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Opinion: Is the greatest Ipswich legend a Norwich player? Liz Nice relives derby day dramas ahead of Saturday’s clash between two East Anglian teams

11:08 19 August 2014

Norwich City goalkeeper Bryan Gunn distraught after Robert Ullathorne

Norwich City goalkeeper Bryan Gunn distraught after Robert Ullathorne's back pass bobbled over his foot and into the net against Ipswich in April 1996

In the first of our articles in the build-up to this weekend’s first Anglian derby game since 2011, Liz Nice looks back at her derby day memories - and one legendary air-kick.


Last week, one of my sons (neither of whom supports Ipswich I am ashamed to say) received a new T-shirt from a (clearly deluded) well wisher.

It was yellow. With green edging.

They might as well have bought him Delia’s latest cookbook.

Delia, well, she’s a terribly nice woman, I’m sure, but a visceral reaction occurred within me.

I disliked the shirt on sight, perhaps even more so because it is the derby game on Saturday – note to outsiders, it’s the derby or the Norwich game.

It’s got nothing to do with an Old Farm and anyone who calls me a Tractor Girl could expect a pile of manure on their head if I only knew where to get some, which, coming from a Suffolk town, rather than a farm, I don’t.

I’m not quite as rabid about the derbies these days. I’m a sensible, middle-aged mother who even openly admits to loving Norwich (for shopping).

But if you’re a Town fan, Saturday’s game has a tasty whiff of possible revenge about it (after our previous two stuffings, I mean, slight defeats) and let’s face it, however grown up I become, on match day, the rivalry with our East Anglian cousins will never entirely go away.

I wouldn’t say it was a particularly friendly rivalry either.

I remember my first away match at Carrow Road on December 21st, 1992, when a journalist friend of mine, who supports the Sc…sorry, Norwich, thought it would be a good idea if we sat together.

In the home end.

“It will be like Liverpool and Everton,” he assured me. “You can even wear your scarf.”

Oh, the naivety of youth!

Let’s just say I celebrated our first goal in our 2-0 win. I did not even risk a tiny air punch for our second – and my scarf was hastily and very surreptitiously hidden in my bag.

By the way, I’ve since been to Anfield for the Mersey derby. I’ve been to friendlier exit interviews.

On another occasion, also at Norwich, my car was defaced (fortunately not permanently) by hilarious Norwich fans writing 1-0 all over it after our defeat the following year. I no longer have Ipswich Town stickers all over my car.

Just in case.

Apparently we have played each other 93 times, winning 40, drawing 17 and losing 36 but I genuinely don’t remember many defeats – naturally I have erased the 5-1 and the 4-1 of our last two meetings from my mind entirely. (Apart from when I mentioned them earlier, obviously).

I admit I do occasionally have nightmares of Craig Bellamy scoring into Churchman’s during a rare 1-0 triumph for them in 1998.

This was moments before my other half had identified Bellamy as their ‘key man’.

We discovered over several years that as soon as this expression was used by him to describe an opposition player, they would always score.

Fortunately, he has now stopped this irritating habit and thus remains my other half.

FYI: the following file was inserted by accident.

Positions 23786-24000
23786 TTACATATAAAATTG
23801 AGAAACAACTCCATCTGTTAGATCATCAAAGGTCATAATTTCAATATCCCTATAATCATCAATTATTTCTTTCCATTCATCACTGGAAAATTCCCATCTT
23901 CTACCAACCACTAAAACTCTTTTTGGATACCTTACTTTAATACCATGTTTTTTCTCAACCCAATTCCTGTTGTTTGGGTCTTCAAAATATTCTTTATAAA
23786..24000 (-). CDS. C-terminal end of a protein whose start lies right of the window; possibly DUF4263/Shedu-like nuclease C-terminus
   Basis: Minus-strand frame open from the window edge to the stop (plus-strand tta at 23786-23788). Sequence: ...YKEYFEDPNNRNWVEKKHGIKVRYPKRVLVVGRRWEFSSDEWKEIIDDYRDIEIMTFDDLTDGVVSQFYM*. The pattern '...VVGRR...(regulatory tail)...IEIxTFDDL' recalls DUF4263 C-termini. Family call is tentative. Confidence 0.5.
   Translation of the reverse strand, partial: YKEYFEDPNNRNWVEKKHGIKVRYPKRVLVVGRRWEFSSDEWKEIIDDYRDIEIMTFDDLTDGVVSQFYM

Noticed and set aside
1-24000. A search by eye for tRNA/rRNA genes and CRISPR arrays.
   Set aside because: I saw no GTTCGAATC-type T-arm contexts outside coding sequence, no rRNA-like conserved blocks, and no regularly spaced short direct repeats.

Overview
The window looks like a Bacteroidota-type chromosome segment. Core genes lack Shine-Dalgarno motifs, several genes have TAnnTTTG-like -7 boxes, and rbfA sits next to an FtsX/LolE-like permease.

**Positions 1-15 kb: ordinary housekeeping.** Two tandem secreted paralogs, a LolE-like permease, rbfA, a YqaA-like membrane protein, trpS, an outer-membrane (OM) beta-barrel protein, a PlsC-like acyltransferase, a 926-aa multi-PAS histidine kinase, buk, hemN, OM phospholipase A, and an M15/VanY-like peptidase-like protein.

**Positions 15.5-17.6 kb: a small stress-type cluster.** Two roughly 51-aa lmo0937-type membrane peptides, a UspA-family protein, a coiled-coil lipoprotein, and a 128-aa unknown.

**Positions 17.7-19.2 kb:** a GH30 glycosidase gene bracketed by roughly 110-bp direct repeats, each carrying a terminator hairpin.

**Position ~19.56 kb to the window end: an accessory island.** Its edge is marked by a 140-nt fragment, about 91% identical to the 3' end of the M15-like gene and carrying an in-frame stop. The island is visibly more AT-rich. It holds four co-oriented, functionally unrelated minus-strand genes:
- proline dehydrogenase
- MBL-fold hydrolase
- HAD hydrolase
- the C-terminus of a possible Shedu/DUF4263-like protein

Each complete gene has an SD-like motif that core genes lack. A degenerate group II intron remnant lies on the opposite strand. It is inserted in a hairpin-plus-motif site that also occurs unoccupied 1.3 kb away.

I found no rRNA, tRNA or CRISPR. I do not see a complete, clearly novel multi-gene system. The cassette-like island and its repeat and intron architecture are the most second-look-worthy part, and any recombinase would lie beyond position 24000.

Sometimes, when I look back on our 20 year relationship, I realise that one of the biggest things that binds us together (our children aside, naturally) is our shared experience of Norwich derbies.

To us, Gary Megson has legendary status, thanks to his last minute own goal in our 2-1 triumph in 1993.

In times of trial, we only have to look at each other and say the word ‘Alex Mathie’ and all is calm again as blissful memories of his hat trick in our 5-0 demolition in 1998 spring joyously to mind.

Fabian Wilnis is another favourite of ours, partly because he came and sat in the crowd with us at Burnley, partly because of that goal against Manchester United, but especially because he’s a blue, he’s a blue and he hates… Well, I’m sure he doesn’t really, but it was a very good song.

And of course the very best derby moment is the one I am sure will flash before my eyes on my deathbed, for never have I laughed so much in my entire life, nor enjoyed myself more.

It should have been a simple back pass in the 86th minute at 1-1 and I’m sure that is what Robert Ullathorne has told himself a hundred thousand times since.

But he really shouldn’t beat himself up for he has given Town fans more pleasure than a considerable number of our own players, perhaps up there even with Jim Magilton when he scored the last minute equaliser against Bolton in the play off semi final which finally helped to get us to Wembley in the Millennium year.

So, with hindsight, perhaps I shall let my son wear his new yellow and green T-shirt after all.

Maybe he should even wear it on Saturday?

Because whenever I look at it, I will remember an air kick, a hopeless expression and the extraordinarily satisfying combination of hysterical laughter and cheering that engulfed Portman Road one glorious April day in 1996.

Whatever the result on Saturday, may the T-shirt be a lasting reminder of the Ipswich legend that is, indeed, Bryan Gunn.

What are your best derby day memories? Email us and let us know



  • Fair point, John. I'm not a fan of the drums myself. Especially if it means true fans like yourself are put off going to the match at all.

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    Liz Nice

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